financial impact from the IIL debacle on First Bank of
Nigeria (FBN), Nigeria,s oldest and largest bank. No doubt
First Bank,s image will be bruised. FBN lent $96 million
(in dollars) to IIL for the down payment on the winning NITEL
bid, and broke numerous Central Bank of Nigeria (CBN) rules
to do so. First, the amount lent to IIL by FBN almost
doubled the CBN,s single obligor lending limit of 35 percent
-- and the CBN has already threatened First Bank with
sanctions for doing so. FBN also failed to report to CBN the
amount as a loan. But the terms of FBN,s role in the IIL
bid were never a secret and some people question why the CBN
waited until now to make a fuss. A more appropriate question
though is why did FBN so blatantly ignore the rules? One
speculative answer may be that the temptation to acquire
monopolistic leverage over Nigeria,s telecom sector was just
too much for Nigeria,s most market-focused, domineering bank
to pass up. But only FBN management knows the truth.
7. While First Bank,s image among those in the know has no
doubt been severely tarnished, the impact on Bank operations
may not be that great. First Bank Managing Director Bernard
Longe told Econcouns that he believed it is highly unlikely
the deposit will be forfeited (wishful thinking?). But any
write-off of the loan, in what Longe described as a worse
case scenario, could be easily spread over 2-3 years. FBN
would appear to be in a relatively good position to absorb
the loss, if necessary. Longe indicated that FBN,s profit
during the last nine months was N7 billion (about $60
million.) In recent weeks FBN,s stock price has remained
relatively stable and there is no evidence of distress caused
by panicky depositors. Smart investors in FBN probably
already had discounted the impact of the NITEL debacle on the
Bank,s share prices.
8. On the contrary, an unrelated development actually is
helping FBN. The CBN,s suspension last week of 21 commercial
banks from transacting foreign exchange under the Interbank
Foreign Exchange Market (IFEM) serves to encourage customers
seeking safety to retreat to First Bank, long considered the
bastion of safe banking in Nigeria. A banking crisis among
Nigeria,s weaker institutions actually is good for FBN.
Privatization: This Is Not BPE's Finest Hour
9. The collapse of IIL's bid represents a major setback to
the GON's privatization program and the prestige of the BPE.
Many observers had cited the NITEL sale as an important
success story for Nigeria ) a success story now beset by
controversy, certain complication and potential failure.
Never popular with Nieria's elites accustomed to making use
of the patronage possibilities offered by state-owned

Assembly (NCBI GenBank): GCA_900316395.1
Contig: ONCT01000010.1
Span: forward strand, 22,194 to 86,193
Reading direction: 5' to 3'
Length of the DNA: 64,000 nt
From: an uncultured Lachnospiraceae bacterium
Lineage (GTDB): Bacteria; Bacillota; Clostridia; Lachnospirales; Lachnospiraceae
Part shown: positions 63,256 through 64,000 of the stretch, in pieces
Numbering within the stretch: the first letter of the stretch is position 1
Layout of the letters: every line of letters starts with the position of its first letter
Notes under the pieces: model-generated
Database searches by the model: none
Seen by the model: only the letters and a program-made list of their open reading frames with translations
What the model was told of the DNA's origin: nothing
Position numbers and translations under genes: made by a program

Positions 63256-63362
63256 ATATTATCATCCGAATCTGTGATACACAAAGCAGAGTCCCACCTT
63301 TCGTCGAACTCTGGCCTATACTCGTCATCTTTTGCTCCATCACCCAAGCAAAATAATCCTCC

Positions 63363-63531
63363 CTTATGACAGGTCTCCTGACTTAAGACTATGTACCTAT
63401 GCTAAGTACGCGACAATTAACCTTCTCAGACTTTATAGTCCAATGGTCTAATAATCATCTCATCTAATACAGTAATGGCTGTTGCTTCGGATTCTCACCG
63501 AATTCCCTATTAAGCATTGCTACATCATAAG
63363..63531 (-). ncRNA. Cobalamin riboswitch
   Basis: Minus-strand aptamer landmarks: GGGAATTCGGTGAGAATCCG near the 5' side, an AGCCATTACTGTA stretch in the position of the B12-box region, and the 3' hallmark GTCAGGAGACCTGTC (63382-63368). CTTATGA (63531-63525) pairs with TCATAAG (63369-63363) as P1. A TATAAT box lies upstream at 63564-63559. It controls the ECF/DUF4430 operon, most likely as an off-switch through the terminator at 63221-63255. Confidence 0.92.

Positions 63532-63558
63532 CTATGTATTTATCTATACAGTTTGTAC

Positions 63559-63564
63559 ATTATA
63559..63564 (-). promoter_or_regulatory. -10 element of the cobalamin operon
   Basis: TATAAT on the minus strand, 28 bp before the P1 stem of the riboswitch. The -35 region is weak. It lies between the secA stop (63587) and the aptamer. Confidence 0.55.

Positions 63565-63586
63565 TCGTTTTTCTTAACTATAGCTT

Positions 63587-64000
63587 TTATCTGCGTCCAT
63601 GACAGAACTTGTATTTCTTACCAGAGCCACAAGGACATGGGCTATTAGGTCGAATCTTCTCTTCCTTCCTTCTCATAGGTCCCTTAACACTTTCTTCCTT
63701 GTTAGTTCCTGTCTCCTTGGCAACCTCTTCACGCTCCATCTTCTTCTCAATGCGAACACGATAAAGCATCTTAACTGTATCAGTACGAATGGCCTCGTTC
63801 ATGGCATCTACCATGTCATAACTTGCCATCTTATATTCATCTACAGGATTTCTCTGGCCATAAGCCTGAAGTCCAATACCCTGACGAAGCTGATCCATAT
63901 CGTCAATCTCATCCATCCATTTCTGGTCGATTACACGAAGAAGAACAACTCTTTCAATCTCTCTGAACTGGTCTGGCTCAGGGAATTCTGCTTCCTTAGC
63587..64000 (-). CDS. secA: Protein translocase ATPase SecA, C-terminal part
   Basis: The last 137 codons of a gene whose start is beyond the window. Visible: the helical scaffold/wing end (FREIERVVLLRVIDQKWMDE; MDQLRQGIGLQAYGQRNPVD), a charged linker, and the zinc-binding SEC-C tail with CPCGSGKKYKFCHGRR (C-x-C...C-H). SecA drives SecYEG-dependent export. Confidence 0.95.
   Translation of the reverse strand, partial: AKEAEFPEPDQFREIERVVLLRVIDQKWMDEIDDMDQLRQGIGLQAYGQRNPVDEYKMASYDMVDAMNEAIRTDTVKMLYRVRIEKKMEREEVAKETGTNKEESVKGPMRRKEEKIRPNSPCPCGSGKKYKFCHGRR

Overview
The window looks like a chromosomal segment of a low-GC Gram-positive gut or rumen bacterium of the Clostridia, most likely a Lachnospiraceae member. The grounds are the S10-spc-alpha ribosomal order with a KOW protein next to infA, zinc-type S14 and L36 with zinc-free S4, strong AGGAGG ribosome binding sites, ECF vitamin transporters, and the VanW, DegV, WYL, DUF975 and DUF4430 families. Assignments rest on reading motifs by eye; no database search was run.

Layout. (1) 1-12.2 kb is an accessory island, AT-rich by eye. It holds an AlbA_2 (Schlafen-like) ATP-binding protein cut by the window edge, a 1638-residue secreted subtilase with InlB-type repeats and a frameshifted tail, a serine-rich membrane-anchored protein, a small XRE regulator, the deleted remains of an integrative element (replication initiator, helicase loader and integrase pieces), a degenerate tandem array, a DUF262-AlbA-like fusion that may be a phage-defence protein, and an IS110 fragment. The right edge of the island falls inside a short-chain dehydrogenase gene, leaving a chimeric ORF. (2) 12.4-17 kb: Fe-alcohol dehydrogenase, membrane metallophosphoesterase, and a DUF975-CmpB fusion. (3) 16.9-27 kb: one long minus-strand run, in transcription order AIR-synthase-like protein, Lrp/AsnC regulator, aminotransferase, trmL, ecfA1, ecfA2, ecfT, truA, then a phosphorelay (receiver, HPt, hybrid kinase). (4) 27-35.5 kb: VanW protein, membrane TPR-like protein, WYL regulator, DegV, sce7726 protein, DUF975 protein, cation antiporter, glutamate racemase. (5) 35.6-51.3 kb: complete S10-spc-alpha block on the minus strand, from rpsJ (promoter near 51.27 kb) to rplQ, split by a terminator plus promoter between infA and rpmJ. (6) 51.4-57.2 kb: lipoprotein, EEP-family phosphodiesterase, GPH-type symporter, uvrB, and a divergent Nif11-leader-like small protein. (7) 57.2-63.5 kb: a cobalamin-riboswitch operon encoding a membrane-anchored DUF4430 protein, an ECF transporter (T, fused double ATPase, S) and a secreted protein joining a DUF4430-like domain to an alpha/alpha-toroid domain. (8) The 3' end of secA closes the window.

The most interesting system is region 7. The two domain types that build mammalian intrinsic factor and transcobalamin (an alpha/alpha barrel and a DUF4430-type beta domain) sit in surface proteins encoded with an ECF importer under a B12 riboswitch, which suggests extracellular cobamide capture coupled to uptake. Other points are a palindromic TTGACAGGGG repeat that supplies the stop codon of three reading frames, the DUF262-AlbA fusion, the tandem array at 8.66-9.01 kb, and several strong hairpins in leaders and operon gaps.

enterprises, BPE now faces serious questions about its
handling of the NITEL privatization in public hearings by the
House of Representatives. These hearings might make
potential foreign investors even more wary of NITEL. The
pending decision on the disposal of the 10 percent down
payment might also have an impact on the future of the
privatization program. Notwithstanding CIL, investors might
lose interest in participating in Nigeria,s privatization
process if the investment risks are perceived as too great.
10. The effect of an eventual outright forfeiture of IIL's
deposit on Nigeria's financial sector is not likely to be as
severe as reported in the Nigerian press. Managing Director
Longe might not be so lucky. Despite whatever becomes of the
earnest money deposit and of First Bank's fate, other
Nigerian financial institutions will be shy to lend on any
future NITEL bid process and will participate reticently in
any large privatization purchase.
11. All agree NITEL was hugely overbid. In the domestic
market, the GON's move to license a second national carrier,
combined with the successful GSM licensing in 2001, continues
to reduce NITEL's prospective profitability. Moreover, the
NITEL privatization process, at the direction of President
Obasanjo, was implemented faster than many expected with
perhaps not enough due diligence on the financial standing of
the bidders. BPE did not provide IIL enough of a cushion,
less than three short months plus six weeks, to pull such a
huge financial deal. Finally, the recently announced
between the IMF and the GON could not have
come at a worse time for the NITEL privatization. With world
telecom markets already suffering, investors in the telecom
industry will not view Nigeria as fertile ground in which to
plant their money.